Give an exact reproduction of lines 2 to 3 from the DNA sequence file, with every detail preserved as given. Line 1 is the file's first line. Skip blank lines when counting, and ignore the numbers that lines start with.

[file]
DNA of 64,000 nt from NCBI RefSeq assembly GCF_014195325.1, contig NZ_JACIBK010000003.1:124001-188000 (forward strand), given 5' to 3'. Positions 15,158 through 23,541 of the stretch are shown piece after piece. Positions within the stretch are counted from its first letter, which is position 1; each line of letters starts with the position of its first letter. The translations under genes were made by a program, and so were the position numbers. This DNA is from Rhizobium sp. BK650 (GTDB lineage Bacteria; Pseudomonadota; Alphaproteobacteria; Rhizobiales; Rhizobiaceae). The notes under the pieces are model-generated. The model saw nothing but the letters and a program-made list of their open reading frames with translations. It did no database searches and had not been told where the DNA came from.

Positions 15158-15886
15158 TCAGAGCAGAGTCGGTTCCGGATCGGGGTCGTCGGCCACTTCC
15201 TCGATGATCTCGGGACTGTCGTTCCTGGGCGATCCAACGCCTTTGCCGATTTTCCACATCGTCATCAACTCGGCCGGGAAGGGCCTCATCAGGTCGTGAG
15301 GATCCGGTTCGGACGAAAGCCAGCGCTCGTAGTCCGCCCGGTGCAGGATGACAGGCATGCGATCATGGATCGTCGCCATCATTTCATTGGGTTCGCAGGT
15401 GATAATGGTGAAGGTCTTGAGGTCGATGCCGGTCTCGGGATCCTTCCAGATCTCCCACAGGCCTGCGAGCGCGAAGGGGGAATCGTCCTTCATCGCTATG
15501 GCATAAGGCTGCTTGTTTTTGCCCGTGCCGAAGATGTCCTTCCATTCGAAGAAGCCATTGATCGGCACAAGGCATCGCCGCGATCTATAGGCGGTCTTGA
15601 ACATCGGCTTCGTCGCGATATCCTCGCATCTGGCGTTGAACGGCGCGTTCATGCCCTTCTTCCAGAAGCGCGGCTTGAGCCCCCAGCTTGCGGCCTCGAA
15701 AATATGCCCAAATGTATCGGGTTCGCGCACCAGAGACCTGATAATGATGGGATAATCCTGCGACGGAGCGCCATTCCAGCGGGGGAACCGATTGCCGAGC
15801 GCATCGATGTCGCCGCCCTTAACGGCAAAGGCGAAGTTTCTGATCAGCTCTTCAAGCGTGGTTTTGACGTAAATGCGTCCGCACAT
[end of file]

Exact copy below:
Positions 15158-15886
15158 TCAGAGCAGAGTCGGTTCCGGATCGGGGTCGTCGGCCACTTCC